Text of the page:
It Is Well
when he knew and trusted that the Lord would come for him because he had “put to death” all the things in his life that were earthly.
Horatio Spafford displayed his understanding of the scriptures in Colossians 3 when he wrote “It is Well With My Soul”. He was a lawyer who thought he had a bright future ahead of him when the Great Chicago Fire of 1871 not only took the life of his two year old son but also ruined him financially. He had invested heavily in property that was all destroyed by the fire. Then just two years later, after being detained in Chicago, he sent his wife and two daughters on ahead of him to Europe. While traveling, the ship sank and his two daughters died. His wife sent him a telegram that said “Saved…Alone”. After joining his grieving wife, he was inspired to write the words to the song.
“Though Satan should buffet, though trials should come, let this blest assurance control, That Christ hath regarded my helpless estate, and hath shed His own blood for my soul”. Horatio understood that earthly things had no importance when he had lost almost everything. He displayed peace when it would be very difficult to experience it. He understood his sin had been “nailed to the cross” and he would “bear it no more”, Jesus had taken that for him and he could hold on to the thought that he would be able to see his loved ones again.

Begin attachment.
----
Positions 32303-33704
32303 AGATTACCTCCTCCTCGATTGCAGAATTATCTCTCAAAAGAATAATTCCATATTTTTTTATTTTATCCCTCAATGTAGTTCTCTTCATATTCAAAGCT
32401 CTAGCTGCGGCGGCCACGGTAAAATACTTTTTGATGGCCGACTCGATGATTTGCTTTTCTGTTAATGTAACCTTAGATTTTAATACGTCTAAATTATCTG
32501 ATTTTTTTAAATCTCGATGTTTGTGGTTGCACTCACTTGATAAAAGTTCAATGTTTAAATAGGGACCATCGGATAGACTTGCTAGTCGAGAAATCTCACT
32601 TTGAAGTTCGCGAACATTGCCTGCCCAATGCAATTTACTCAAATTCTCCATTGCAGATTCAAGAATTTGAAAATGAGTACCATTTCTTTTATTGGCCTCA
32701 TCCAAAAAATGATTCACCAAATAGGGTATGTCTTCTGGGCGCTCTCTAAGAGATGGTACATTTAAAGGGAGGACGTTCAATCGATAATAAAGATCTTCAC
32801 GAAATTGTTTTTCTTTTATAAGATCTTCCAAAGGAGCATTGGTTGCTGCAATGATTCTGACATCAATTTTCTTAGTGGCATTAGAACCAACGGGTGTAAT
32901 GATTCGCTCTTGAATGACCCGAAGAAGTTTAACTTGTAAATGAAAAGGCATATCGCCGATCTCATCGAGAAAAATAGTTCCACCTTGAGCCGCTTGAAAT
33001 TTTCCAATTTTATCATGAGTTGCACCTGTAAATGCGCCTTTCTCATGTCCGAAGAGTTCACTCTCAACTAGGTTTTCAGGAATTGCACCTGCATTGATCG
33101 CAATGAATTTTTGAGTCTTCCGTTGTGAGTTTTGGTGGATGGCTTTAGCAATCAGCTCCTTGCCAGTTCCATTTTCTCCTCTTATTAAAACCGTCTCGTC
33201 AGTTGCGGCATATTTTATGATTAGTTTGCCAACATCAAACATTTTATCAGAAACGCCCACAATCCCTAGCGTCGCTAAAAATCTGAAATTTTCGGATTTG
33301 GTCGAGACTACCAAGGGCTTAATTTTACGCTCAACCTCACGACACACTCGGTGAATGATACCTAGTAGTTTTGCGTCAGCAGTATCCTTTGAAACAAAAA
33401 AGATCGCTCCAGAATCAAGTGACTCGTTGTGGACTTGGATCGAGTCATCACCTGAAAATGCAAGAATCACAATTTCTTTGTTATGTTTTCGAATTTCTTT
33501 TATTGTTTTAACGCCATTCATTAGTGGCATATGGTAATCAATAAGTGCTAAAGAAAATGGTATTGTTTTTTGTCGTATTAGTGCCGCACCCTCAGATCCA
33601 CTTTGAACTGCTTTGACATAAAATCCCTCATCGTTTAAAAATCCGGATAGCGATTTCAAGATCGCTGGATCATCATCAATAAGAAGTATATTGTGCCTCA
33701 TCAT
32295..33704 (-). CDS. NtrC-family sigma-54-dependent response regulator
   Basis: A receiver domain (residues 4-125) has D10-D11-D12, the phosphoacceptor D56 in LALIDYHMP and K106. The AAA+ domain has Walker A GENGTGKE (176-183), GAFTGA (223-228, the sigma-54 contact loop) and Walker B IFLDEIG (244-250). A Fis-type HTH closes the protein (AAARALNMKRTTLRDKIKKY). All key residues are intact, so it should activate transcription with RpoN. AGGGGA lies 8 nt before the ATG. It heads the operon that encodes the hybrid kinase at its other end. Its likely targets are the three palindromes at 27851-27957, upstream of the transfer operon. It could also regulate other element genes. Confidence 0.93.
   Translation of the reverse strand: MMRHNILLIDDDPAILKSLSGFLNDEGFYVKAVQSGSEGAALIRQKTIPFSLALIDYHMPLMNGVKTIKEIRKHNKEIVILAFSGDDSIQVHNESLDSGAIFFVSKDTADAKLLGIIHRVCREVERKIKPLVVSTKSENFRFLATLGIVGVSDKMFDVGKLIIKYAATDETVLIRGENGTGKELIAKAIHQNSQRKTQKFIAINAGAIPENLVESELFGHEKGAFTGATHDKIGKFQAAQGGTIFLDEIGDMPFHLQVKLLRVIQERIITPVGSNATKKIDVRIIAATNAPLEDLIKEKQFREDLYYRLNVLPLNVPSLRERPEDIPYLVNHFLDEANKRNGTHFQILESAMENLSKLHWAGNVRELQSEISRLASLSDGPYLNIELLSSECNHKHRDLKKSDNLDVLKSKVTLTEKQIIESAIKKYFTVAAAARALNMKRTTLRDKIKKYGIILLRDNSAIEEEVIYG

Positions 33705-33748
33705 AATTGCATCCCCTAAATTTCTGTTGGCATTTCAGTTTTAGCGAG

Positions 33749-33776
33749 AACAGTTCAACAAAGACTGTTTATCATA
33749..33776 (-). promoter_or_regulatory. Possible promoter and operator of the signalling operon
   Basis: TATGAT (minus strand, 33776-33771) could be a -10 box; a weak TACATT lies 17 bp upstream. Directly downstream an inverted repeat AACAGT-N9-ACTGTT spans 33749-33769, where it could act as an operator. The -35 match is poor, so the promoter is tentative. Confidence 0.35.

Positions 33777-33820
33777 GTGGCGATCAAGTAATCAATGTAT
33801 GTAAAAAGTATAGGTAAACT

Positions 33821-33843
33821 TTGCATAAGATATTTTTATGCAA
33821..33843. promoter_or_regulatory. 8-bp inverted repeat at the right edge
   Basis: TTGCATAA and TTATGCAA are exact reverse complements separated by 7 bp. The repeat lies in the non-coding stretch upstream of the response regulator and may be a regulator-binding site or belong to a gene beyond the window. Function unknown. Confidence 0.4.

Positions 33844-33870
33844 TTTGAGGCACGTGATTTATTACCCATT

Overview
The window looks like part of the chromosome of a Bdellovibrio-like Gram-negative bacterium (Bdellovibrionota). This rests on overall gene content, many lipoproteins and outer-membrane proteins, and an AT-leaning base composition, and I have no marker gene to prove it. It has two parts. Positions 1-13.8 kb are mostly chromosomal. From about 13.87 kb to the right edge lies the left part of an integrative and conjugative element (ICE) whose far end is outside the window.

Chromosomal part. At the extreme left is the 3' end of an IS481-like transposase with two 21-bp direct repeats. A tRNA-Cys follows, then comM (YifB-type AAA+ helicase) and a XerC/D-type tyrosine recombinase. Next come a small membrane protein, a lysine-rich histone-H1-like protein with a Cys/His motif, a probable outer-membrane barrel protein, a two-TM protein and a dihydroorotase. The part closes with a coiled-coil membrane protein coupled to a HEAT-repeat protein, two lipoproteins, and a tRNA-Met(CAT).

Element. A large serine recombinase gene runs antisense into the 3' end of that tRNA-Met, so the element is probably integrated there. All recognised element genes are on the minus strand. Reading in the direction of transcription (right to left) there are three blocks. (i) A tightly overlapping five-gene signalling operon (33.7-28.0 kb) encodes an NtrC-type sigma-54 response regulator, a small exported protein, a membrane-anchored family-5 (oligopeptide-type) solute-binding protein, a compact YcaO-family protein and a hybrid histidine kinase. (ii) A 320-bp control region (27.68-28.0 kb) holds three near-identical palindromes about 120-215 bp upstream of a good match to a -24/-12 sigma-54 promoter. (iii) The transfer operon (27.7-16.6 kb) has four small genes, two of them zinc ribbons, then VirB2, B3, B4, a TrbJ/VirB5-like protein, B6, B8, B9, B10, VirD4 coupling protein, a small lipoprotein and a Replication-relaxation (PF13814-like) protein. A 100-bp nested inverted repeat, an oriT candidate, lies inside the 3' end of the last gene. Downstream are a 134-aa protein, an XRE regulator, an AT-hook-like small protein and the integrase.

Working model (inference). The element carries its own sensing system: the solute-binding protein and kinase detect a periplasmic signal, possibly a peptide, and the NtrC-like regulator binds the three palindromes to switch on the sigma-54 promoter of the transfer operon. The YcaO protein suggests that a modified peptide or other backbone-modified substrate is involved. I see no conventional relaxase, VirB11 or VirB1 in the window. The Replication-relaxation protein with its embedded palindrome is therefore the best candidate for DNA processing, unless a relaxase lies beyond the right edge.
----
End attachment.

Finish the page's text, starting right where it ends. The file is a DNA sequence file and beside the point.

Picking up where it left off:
He lived out the scripture of being able to “set your minds on things above, not on earthly things” (vs2) and understood that he would “also appear with Christ in glory” (vs 4). He wanted God to “haste the day when my faith shall be sight”, when he knew and trusted that the Lord would come for him because he had “put to death” (vs 5) all the things in his life that were earthly.
“It is Well With My Soul”, when we let “Christ rule in our hearts” (vs 15) and live our lives according to His word.